Comedian and actor Kevin Hart recently addressed the Oscar scandal he found himself involved in as well as the idea of destroying things you happen to not support or like.

Hart sat down with Joe Rogan on his Joe ROgan Experience podcast where he discussed the issues at length earlier this week.

Hart was open about the recent Oscars controversy he found himself. Hart was scheduled to be the host of the show, but eventually backed out after The Guardian writer Benjamin dug up 10-year-old tweets that showcased Hart making a number of gay jokes.

Hart announced that he was stepping down as the Oscars host in a tweet, where he also apologized to the LGBTQ community.

Hart addressed the controversy with Joe Rogan.

Hart told told Rogan:

“It’s a wake up call of understanding the times. But more importantly, for me, it was, I went through it. I made sure that the people of the LGBTQ community really understand that I apologized before, but I’ll apologize again. I’m sorry. I’m not that guy, I don’t want you to think I’m that guy. Then it became the constant conservation. It became the constant conservation. And now it is ‘Guys, I’m not only sorry, I don’t condone anything that has to do with hate to anybody.’ This is no longer a conservation so guys I’m going to stop talking about it because now I feel like I’m feeding into what I’m not. I know I’m not. The world and public should understand and know that I’m not because over this time period, I’ve shown that I’m not.”

Hart would continue:

“So the apology once again, ‘I’m sorry. Genuinely, I’m sorry.’ But then it just never stopped. At that point, I’m making a decision to not talk about it anymore. That doesn’t mean that I’m being disrespectful to anybody. It doesn’t mean I’m shutting down anything. It means for me I’m going to stop talking about it because at this point I don’t know what to do. At this point, I thought the apology was what you wanted me to do, I did it. I made sure that you understand that I’m not a hateful person and I don’t condone hate, I did that. I stepped down so I don’t take attention off of that night and those people that are there to be celebrated. I don’t want to draw attention to myself and what’s around me. I stepped down. Everything I did was for the better of good. I’m stepping away guys because I don’t want this to be negative night or a negative thing.”

Hart would add indicate he went on his radio show and apologized again and once again said that he condemned hate. Hart would then recount a conversation with Empire producer Lee Daniels where he asked him to become an ally to the LGBTQ community to draw attention to crimes against the community.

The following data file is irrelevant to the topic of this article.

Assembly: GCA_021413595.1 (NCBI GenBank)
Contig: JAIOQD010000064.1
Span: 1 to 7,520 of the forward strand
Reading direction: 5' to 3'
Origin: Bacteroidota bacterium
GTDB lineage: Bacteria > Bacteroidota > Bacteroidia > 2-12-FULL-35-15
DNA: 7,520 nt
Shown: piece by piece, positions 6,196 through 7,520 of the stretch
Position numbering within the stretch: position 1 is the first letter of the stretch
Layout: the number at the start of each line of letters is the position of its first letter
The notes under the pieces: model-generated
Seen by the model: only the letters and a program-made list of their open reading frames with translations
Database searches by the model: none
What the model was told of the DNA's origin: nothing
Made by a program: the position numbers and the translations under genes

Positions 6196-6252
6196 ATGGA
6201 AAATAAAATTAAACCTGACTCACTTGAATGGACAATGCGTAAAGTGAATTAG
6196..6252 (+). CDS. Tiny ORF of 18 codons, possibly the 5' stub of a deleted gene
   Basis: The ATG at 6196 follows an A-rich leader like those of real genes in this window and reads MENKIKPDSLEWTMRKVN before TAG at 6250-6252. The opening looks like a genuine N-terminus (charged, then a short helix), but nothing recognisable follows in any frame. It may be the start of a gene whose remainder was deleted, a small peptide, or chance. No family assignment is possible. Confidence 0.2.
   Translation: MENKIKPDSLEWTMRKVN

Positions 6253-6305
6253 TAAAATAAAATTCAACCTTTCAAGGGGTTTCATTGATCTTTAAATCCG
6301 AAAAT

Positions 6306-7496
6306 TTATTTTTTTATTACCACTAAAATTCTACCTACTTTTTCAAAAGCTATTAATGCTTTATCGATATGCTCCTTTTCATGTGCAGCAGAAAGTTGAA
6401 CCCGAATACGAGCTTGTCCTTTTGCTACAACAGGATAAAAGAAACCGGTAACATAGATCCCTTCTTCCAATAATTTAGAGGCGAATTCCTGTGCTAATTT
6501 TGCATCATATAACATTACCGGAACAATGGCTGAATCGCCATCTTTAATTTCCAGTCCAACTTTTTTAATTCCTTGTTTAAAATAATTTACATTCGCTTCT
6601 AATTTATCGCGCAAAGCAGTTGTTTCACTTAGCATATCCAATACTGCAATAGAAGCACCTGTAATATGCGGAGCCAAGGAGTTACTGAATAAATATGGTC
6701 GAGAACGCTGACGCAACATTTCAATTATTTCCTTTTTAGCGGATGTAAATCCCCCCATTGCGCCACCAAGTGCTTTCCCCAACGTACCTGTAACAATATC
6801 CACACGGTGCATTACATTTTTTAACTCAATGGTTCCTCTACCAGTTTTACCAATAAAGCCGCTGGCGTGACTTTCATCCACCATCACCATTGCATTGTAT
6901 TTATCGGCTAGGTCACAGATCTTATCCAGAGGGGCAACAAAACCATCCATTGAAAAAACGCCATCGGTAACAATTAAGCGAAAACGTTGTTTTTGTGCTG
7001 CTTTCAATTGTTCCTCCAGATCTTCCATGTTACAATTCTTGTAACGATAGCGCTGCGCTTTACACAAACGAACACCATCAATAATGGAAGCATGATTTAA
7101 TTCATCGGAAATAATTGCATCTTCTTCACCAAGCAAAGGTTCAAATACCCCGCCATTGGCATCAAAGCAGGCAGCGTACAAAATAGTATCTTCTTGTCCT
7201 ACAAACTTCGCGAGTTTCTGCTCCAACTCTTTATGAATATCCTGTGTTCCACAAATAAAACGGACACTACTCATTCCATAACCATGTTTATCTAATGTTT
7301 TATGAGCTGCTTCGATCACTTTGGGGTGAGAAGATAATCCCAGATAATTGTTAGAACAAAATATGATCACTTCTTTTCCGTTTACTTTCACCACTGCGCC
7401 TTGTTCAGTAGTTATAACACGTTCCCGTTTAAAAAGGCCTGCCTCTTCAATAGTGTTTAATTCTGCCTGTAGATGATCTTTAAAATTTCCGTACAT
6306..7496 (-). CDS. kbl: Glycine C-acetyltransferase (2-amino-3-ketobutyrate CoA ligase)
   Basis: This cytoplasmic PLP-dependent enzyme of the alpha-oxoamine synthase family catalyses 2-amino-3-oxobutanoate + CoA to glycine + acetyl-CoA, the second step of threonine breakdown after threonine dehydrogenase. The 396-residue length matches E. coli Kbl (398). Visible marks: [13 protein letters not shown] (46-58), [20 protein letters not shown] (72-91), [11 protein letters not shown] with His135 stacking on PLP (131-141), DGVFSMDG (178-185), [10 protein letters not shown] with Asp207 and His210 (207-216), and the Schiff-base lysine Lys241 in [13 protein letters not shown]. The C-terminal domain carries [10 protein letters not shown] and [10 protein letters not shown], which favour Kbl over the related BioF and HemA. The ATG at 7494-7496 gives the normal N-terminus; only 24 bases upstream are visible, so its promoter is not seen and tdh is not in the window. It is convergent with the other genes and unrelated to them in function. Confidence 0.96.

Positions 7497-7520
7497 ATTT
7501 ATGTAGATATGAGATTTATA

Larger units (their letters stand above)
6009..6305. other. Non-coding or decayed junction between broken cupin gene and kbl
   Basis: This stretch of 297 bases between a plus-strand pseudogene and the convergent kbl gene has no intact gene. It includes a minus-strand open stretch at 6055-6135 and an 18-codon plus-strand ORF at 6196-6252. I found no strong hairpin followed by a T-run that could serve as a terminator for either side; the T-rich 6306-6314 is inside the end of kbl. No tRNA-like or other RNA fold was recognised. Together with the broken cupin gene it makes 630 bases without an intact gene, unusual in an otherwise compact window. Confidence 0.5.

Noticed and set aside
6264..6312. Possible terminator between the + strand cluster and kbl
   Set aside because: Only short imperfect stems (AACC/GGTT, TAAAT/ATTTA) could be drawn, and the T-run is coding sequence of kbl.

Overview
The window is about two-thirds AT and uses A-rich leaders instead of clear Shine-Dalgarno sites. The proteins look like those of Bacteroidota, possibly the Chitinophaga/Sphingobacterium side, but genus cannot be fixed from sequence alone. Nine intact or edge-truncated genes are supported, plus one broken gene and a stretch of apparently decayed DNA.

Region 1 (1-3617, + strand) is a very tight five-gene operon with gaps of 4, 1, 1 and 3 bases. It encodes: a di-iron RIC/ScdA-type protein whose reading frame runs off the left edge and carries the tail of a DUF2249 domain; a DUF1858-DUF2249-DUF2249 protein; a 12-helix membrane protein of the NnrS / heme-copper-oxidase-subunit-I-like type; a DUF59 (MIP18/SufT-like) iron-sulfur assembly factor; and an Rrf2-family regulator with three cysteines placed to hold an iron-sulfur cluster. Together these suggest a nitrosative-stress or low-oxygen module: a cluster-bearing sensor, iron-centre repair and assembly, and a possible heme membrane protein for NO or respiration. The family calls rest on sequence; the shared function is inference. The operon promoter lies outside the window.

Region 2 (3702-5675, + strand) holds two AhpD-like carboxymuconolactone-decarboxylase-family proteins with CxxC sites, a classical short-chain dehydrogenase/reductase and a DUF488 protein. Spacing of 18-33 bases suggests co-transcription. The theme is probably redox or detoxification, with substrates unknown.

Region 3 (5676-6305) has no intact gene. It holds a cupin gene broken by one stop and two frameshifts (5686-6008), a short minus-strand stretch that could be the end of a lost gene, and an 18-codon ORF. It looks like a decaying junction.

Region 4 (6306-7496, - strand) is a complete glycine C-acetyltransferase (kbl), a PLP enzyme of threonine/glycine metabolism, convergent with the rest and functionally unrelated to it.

Hart would state, “Become an ally. Become a voice. And that’s where there was a miscommunication. That’s where a back and forth was established that I think people just started to take things and run with it. I’m not one to feed into what I feel isn’t going to eventually evolve into a positive thing.”

Hart would also discuss his older jokes and the thought process behind them.

Hart stated:

“I just thought it would be funny…Comedians are constantly throwing s*** out there. You are constantly rolling the dice and throwing s*** out there. Half the s*** you roll ain’t good. It’s not gonna be good…It’s all with the intent of entertaining. It’s not with the intent of being malicious. It’s not with the intent of sparking hatred. It’s all trying to make you laugh. That’s it. It’s literally that simple…”They kept trying to look for this hard definition of ‘why.’ And it’s like, I don’t have it. I don’t have the reason why. I thought it would be funny and it wasn’t. That’s the downfall.”

Hart would also talk about how you learn from your mistakes:

“You are going to do things, you are going to make mistakes. You are going to f*** up. You are supposed to learn, and then move forward with the understanding of what not to do. And when you move forward life may get better it may not. But somewhere along the lines it’s going to click and everything I went through back here was supposed to happen so that now that I’m here, I’m able to go ahead with such a high level of knowledge that I can make other people, I can make myself better, I can do more for my family. Something happens.”

While discussing his Dad, Hart would add, “You can’t go back and redo. You can’t try and keep going backwards.”

Hart would also discuss the apparent culture that aims to destroy comedians by dragging their standups into the court of public opinion.

“I think it’s easier to just say ‘I’m not a fan. That comedy isn’t for me. … You know what, I don’t like the taste of this particular comedian, so I’m not going to support or watch that comedian. I’m going to find another comedian that’s more to my liking. I’m going to go and just turn my head.’ I want us to get back to understanding that you just don’t have to support it. That’s it.”

He would conclude stating: “I don’t understand why there’s a push to destroy when you just don’t have to support or like.”

There are many other well known controversial comedians such as Anthoney Jeselnik and Lisa Lampanelli who have a history of creating comedy through controversial material. So if Hart is correct, it seems that they might be one Tweet away from digital pitchforks.

What do you make of Kevin Hart’s comments? Do you agree with him or disagree? Are there certain points you happen to agree with and others you disagree with?

  • About The Author

    Jorge Arenas
    Resident Star Trek Specialist/ Writer

    If Starfleet were real his career would be in a much different place. Currently, he specializes in all things Star Trek. He loves DC but has a soft spot for Deadpool.